She glanced at the intel screen to her left to find out what identifying code this rover was sending in the sideband of its signal. Blinking hard twice, she saw there was none, and no APS location. By this time Rover 442 D was answering in a voice so calm and level that Viv for a moment felt that this must be some sort of exercise. “SSI Hebes Chasma, very glad to hear you. We’re in a pretty bad – uh – Situation is that we rolled the rover, sustained damage, can’t flip it back. Batteries are low, satcom got crushed against the slope, as did one suitport. The other suitport’s against the ground. No injuries. Rover frame is buckled but pressure vessel not, repeat not, compromised. Urgent need rescue, two people only. How soon to our position, over?

Ellen and Raf hovered in the doorway a few moments then came in. Raf stood behind Viv’s left shoulder and Ellen took the seat opposite her. “Who are they with?” asked Raf. Viv shook her head and gestured at the intel screen with a shrug. She was the first responder and SSI protocol was for her to proceed as main contact with the caller.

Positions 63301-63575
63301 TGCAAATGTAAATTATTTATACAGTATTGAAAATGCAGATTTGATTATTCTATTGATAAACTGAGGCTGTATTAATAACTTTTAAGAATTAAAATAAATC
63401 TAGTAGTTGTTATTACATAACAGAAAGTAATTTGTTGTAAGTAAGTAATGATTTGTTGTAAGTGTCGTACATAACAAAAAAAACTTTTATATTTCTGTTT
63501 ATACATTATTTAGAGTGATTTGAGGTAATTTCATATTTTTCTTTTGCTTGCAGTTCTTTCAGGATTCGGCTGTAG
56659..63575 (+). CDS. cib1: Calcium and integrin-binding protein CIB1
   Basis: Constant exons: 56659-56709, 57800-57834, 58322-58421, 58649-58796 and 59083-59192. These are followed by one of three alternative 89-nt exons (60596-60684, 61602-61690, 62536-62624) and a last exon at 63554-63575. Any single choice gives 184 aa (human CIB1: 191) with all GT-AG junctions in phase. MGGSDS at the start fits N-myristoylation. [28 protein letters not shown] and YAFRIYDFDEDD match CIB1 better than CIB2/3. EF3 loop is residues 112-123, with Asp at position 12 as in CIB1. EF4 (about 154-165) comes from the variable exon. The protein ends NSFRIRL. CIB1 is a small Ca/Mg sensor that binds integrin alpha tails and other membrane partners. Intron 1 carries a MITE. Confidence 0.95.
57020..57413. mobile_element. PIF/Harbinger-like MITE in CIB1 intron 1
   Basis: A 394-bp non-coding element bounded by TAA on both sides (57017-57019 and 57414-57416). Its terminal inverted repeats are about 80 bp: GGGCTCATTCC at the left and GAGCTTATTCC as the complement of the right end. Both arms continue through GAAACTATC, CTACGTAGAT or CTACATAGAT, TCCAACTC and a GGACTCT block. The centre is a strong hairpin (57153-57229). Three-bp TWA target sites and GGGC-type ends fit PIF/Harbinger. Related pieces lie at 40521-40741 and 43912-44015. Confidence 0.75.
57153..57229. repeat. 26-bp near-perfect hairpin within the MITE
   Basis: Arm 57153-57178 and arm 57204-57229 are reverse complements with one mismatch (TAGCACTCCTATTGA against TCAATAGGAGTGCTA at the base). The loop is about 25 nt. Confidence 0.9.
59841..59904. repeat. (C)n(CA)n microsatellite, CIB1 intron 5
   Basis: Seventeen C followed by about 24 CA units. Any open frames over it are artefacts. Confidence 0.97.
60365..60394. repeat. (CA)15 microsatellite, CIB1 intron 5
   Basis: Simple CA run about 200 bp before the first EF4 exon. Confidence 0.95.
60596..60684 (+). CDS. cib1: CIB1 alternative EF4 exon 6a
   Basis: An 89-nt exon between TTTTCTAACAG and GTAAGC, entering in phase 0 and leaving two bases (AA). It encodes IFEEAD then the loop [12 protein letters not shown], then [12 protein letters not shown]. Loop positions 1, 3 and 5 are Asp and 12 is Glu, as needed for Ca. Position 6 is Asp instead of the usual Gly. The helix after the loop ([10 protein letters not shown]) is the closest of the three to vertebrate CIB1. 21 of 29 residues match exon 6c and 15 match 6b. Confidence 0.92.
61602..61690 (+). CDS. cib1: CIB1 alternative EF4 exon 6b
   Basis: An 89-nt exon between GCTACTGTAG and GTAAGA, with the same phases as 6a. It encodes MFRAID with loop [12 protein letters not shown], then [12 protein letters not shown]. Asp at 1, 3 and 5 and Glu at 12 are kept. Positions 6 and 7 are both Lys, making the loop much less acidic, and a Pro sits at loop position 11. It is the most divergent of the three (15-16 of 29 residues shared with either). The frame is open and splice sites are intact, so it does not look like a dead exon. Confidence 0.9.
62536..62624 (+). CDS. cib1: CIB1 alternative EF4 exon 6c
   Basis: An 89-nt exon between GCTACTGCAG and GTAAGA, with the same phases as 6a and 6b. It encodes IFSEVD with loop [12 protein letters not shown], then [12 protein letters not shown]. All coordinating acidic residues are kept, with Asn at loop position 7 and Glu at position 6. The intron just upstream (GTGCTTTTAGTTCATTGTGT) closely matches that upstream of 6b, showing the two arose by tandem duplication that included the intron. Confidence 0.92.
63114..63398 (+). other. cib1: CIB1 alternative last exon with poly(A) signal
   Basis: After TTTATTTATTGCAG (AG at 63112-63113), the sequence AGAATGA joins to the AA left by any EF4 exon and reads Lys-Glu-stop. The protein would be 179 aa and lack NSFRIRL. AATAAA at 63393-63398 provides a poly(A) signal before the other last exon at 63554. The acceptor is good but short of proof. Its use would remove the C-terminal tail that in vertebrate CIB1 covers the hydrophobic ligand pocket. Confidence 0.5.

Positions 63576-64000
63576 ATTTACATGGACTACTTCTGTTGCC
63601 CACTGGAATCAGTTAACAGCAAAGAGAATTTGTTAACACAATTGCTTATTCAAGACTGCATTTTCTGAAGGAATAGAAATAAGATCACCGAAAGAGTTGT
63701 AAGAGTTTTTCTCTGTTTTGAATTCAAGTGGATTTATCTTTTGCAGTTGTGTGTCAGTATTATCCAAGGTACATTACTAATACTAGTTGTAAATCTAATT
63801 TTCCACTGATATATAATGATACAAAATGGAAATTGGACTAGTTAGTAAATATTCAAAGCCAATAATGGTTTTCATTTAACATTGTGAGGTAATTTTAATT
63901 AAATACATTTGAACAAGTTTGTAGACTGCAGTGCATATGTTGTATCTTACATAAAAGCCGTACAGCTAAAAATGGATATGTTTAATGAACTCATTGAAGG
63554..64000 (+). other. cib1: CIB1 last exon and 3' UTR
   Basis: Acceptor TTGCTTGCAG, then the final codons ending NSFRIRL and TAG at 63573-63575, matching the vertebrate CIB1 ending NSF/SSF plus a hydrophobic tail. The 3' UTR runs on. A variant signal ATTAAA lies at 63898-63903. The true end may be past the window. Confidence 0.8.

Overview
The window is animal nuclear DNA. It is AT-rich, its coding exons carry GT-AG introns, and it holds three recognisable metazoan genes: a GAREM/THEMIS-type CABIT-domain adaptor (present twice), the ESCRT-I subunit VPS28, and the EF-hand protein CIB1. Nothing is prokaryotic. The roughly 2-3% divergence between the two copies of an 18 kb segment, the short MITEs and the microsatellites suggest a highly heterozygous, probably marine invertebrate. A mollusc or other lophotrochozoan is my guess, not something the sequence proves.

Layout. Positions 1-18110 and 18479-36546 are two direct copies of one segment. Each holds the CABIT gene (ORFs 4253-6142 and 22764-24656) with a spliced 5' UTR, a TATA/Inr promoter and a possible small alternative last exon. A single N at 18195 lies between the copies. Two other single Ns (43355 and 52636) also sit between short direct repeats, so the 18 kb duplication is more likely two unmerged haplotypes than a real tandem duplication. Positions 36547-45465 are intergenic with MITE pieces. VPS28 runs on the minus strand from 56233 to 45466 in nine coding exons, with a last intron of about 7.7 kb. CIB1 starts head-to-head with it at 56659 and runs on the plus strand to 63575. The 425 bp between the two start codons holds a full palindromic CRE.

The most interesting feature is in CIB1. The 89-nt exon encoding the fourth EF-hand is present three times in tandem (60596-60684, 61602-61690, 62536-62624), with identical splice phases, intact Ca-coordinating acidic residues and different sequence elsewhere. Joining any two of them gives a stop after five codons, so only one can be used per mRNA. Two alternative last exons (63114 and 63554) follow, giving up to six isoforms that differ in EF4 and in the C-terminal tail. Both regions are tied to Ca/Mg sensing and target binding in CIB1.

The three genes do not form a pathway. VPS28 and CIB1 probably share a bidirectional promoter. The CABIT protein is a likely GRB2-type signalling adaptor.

“442 D, what is your position please? Coordinates? We’re not getting anything from your sideband.”

The process of dictating and checking the longitude and latitude took a couple of minutes. Raf jumped into the seat to Viv’s left and brought up the mapping system. He soon looked up. “Seventy-five kay roughly east of here, halfway down the slope.” He glanced up at Ellen. By this time the remaining base crew had entered the room – Dawid, built like a muscular teddy bear, with cropped black beard and sharp focus; Mei Lin, short and ballet-lithe, burning nervous energy and self-confidence; and the lone base areologist Michael Ravindran, grey headed and slightly stooped, perplexed frown, casting looks left and right. Mei Lin, as the current base commander, stepped forward, saying, “Viv, please ask how long their oxy reserves and battery.”